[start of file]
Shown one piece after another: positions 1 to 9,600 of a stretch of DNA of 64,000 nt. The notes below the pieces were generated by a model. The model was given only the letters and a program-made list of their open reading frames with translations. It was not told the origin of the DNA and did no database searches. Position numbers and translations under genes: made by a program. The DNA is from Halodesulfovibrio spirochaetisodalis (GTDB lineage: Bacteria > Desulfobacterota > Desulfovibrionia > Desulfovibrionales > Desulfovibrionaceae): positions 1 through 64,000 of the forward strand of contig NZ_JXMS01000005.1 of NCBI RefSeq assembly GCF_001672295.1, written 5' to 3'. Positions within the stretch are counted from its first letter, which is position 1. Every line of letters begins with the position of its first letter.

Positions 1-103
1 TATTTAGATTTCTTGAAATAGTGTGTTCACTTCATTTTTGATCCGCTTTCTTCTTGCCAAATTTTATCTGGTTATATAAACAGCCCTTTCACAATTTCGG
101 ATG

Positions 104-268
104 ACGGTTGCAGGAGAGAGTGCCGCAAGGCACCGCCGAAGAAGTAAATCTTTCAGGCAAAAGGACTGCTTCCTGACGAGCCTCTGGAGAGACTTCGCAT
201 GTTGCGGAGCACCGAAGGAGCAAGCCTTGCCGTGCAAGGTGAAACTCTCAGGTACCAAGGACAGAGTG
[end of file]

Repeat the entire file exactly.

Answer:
Shown one piece after another: positions 1 to 9,600 of a stretch of DNA of 64,000 nt. The notes below the pieces were generated by a model. The model was given only the letters and a program-made list of their open reading frames with translations. It was not told the origin of the DNA and did no database searches. Position numbers and translations under genes: made by a program. The DNA is from Halodesulfovibrio spirochaetisodalis (GTDB lineage: Bacteria > Desulfobacterota > Desulfovibrionia > Desulfovibrionales > Desulfovibrionaceae): positions 1 through 64,000 of the forward strand of contig NZ_JXMS01000005.1 of NCBI RefSeq assembly GCF_001672295.1, written 5' to 3'. Positions within the stretch are counted from its first letter, which is position 1. Every line of letters begins with the position of its first letter.

Positions 1-103
1 TATTTAGATTTCTTGAAATAGTGTGTTCACTTCATTTTTGATCCGCTTTCTTCTTGCCAAATTTTATCTGGTTATATAAACAGCCCTTTCACAATTTCGG
101 ATG

Positions 104-268
104 ACGGTTGCAGGAGAGAGTGCCGCAAGGCACCGCCGAAGAAGTAAATCTTTCAGGCAAAAGGACTGCTTCCTGACGAGCCTCTGGAGAGACTTCGCAT
201 GTTGCGGAGCACCGAAGGAGCAAGCCTTGCCGTGCAAGGTGAAACTCTCAGGTACCAAGGACAGAGTG